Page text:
What key personal and financial documents should you bring with you in an evacuation? With hurricane season starting June 1, it's smart to have a plan in place.
Priority in an evacuation should be given to your own safety, said certified financial planner Ann Coulson, an assistant professor at Kansas State University's Institute of Personal Financial Planning. While it can help to bring with you harder-to-replace documents (like birth certificates) or ones that can help in the aftermath of a storm (such as your insurance policy), tracking those down shouldn't delay evacuating.
"A lot depends on time," she said. "Their lives should come first."
Ideally, consumers should have important documents already gathered and stored in a watertight, fire-protected safe as part of a disaster preparedness plan. You might consider making electronic copies that can be uploaded to secure cloud storage service, in the event you are not allowed to return to your home after a storm.
Have on hand everything you'll need to get a claim started quickly:
• Insurance policies
• Contact information for your insurer and agent
• Copy of a recent home inventory
If you have time, take a few pictures of your home ahead of your evacuation. Experts say those "before" pictures can help streamline the insurance claims process, showing possessions you left behind and the state of your home ahead of the storm's arrival.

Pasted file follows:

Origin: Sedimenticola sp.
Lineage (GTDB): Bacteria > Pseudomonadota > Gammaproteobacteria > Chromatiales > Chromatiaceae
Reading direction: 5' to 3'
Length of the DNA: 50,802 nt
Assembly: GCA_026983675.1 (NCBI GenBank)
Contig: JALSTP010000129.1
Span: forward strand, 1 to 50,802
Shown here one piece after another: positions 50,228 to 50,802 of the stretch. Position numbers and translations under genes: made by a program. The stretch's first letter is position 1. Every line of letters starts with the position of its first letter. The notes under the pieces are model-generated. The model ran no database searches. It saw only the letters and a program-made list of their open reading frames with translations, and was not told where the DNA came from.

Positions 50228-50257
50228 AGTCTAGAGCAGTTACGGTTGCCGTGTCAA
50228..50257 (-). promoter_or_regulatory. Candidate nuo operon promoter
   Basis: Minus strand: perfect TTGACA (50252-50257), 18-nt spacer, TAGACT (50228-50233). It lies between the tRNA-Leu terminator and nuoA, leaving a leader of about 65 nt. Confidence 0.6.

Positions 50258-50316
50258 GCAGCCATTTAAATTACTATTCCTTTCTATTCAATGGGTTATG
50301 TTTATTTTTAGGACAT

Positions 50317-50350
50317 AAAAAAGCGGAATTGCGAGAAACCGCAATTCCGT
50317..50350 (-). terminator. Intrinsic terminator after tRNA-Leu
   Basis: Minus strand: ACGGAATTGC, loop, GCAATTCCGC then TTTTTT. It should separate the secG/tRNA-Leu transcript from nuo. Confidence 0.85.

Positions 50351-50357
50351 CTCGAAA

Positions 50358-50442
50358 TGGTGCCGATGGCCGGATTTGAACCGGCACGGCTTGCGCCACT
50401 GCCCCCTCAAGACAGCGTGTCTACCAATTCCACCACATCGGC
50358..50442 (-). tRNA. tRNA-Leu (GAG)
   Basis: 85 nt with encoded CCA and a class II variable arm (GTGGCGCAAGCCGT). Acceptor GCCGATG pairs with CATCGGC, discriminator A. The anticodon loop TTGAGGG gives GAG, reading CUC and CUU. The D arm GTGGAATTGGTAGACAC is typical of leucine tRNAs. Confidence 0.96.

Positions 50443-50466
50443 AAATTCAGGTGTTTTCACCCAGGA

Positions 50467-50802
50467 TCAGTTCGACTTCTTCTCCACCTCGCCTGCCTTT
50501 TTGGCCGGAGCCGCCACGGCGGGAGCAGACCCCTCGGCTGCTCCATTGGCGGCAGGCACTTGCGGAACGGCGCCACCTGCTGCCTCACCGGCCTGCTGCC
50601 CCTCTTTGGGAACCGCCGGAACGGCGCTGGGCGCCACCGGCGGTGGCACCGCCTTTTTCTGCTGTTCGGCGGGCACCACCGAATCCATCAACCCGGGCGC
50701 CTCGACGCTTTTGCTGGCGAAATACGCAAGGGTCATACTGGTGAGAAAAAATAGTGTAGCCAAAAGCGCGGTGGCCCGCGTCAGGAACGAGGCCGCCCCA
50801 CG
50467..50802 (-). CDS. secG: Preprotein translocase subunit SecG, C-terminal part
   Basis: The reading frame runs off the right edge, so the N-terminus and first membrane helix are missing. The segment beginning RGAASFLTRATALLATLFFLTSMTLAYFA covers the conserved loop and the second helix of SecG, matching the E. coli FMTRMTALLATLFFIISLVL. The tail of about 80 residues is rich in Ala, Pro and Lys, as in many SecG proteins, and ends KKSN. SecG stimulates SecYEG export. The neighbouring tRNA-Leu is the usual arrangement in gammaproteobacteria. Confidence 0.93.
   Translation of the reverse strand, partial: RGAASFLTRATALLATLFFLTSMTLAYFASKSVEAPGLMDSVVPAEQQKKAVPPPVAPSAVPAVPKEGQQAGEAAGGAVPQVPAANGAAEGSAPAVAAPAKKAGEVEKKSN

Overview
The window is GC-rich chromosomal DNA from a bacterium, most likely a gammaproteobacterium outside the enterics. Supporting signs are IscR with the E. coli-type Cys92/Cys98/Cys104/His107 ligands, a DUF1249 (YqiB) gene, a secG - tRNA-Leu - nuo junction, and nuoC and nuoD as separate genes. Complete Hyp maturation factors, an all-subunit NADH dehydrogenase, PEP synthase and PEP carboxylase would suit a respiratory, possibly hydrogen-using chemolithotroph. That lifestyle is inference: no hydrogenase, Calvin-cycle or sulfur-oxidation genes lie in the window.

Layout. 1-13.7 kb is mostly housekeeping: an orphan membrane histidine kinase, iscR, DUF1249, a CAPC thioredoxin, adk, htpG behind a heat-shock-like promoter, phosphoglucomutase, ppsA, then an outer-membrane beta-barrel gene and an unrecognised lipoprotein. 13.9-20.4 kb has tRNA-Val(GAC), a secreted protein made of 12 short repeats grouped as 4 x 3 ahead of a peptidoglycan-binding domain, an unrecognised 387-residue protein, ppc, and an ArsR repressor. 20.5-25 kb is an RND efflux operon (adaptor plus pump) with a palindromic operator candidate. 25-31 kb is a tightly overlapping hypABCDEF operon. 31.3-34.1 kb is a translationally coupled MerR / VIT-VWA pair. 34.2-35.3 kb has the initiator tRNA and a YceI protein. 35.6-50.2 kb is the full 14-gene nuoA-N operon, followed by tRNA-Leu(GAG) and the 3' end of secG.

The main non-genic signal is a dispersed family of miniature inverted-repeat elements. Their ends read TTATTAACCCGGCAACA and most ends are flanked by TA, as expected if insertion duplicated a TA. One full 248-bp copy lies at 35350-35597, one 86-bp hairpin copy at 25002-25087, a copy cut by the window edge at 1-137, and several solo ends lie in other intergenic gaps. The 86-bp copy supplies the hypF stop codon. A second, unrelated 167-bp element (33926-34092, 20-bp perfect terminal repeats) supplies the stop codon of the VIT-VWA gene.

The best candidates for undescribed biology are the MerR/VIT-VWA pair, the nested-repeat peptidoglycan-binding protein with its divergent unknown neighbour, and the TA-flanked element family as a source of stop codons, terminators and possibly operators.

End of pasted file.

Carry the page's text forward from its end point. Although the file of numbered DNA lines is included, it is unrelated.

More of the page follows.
Create a grab-n-go folder with any papers that might be difficult or inconvenient to replace, such as:
• Birth and marriage certificates
• Social Security cards
• Driver's licenses
• Deed or lease to your home
The Red Cross recommends bringing a seven-day supply of any medications and necessary items, as well as paperwork that can help with getting care, including:
• Important medical records
The ASPCA suggests bringing a recent photo of your pet (in case you're lost or separated), as well as critical records like:
• Copies of your pet's medical records
• Up-to-date identification tags for your pet's collar and carrier
Extra cash is a go-bag must-have, in case the power is out and you can't swipe a credit card or access an ATM after the storm.